On one of my trips into Congo, I found myself in the city of Kisangani over a weekend. One of the church leaders I was working with suggested that I attend the French language worship service at his church. (French is the official language of Congo, spoken by under 15% of the people. Everyone speaks one of the 220 African languages native to the country.) It is quite common for churches in Africa to have multiple services on Sunday in different languages with one of them being in the official languages of the country (French, English or Portuguese).
I was disappointed. Instead of finding a vibrant congregation of government officials and others with good education, the congregation was composed of 20 or 30 high school and university students. They were not in a French language service because French was their preferred language for prayer and worship. Instead, they were in a French language church service because French is prestigious and they wanted to display that they were part of the educated elite. The thing is, they didn’t master French that well, so they had the opposite effect on me, although they were certainly impressing themselves.
It is easy to think that language is about communication and so in every circumstance where there is a choice between languages, people will choose the language most likely to communicate. Sociolinguists will tell you that this is not so. Living in a places where many languages are spoken has made me acutely aware that language choice is often not about communication. The young students in Kisangani that Sunday did not choose French because it communicated best, or because it helped them express their thoughts and emotions best. No, they choose French because of its prestige. Communication, if it was a consideration, came a distant second.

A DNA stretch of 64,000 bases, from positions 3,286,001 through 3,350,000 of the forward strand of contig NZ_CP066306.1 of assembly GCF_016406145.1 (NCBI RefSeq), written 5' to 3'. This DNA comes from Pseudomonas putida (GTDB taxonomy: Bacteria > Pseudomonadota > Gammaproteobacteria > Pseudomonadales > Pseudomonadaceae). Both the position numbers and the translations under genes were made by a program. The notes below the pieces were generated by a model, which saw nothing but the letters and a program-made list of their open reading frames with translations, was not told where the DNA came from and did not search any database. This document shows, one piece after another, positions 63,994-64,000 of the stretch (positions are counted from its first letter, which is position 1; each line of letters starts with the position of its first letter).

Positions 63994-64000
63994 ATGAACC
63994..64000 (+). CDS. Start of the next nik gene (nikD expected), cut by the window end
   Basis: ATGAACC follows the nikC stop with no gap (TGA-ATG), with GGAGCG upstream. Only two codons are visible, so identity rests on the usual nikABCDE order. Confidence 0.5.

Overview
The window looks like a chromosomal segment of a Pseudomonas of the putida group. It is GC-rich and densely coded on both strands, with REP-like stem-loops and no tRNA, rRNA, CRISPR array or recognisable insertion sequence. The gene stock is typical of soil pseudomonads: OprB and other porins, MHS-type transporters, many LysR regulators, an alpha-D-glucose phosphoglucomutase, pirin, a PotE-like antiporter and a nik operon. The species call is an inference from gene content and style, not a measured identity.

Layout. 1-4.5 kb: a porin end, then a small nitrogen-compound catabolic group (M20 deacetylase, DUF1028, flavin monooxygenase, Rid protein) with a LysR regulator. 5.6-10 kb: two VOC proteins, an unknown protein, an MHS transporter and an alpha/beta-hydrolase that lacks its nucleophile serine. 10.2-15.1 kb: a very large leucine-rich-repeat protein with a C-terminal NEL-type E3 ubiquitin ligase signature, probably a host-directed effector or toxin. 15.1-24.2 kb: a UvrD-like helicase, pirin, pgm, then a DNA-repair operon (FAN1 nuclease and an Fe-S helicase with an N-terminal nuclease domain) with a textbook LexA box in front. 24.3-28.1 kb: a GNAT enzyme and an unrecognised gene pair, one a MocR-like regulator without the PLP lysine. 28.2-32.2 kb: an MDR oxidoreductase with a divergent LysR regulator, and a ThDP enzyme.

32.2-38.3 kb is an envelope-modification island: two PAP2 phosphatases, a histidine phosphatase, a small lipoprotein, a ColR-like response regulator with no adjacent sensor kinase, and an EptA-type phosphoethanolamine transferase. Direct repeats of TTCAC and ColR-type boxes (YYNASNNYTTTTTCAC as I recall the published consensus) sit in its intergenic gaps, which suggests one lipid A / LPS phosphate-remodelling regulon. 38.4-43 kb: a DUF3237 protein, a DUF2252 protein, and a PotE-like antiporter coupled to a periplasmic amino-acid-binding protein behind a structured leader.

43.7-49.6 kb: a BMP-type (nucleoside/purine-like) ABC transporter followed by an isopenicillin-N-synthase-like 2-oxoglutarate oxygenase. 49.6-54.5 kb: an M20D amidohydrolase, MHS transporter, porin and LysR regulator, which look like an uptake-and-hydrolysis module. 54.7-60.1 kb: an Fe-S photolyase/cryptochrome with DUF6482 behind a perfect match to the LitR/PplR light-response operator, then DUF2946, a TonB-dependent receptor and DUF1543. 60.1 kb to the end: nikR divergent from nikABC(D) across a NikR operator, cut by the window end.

I have seen young pastors returning from Bible School or seminary preach to people in their own village in the official language even though they know that few understand it. Why? Because preaching in the official language shows that they are well-educated.
People choose one language over another to help them accomplish their goals. If their goal is to communicate, they will choose the language that communicates best. If their goal is to lift up, encourage and empower others, they will choose the language that does that.
But, if their goal is to sound educated, enhance their prestige or establish their authority, they will choose the language that does that. Where I have lived in Africa, language choice is a great humility gauge and a very accurate detector of the intentions of the heart. Part of doing Bible translation in Africa is helping churches and pastors rethink some of their attitudes toward language. The Beatitudes give guidance for language choice in multilingual environments:
Blessed are the poor in spirit, for theirs is the kingdom of heaven.
Blessed are the meek, for they shall inherit the earth.
Blessed are the merciful, for they shall receive mercy.
In many contexts English (or whichever language is the official language) is the power choice, not the meek choice. It is the choice lacking compassion for the listeners, not the merciful choice. It is the choice of those wealthy in spirit.
Very good observation! ~Mary
Ed, I am finally getting to pas t posts Today was 11/3 Beatitudes of language. Since I live in Lebanon I rarely hear anything but English (or crude forms of it). If I go to Woodburn I notice Russian or Spanish And Portland much more. Interesting that we go to such extreme effort to impress people we do not even like. Thanks for all of your “Heart of the Language posts. I can only speak English, but I know it is strange how sloppy Americans are with language. I think slow and so I usually say what I mean. Most think (maybe that is a not right) ok; most people process their thoughts way to fast. And so they say words that are mostly for effect. The joy of the gift of a renewing mind. Greetings from Oregon Gary Turner
Thank you, Gary. Be blessed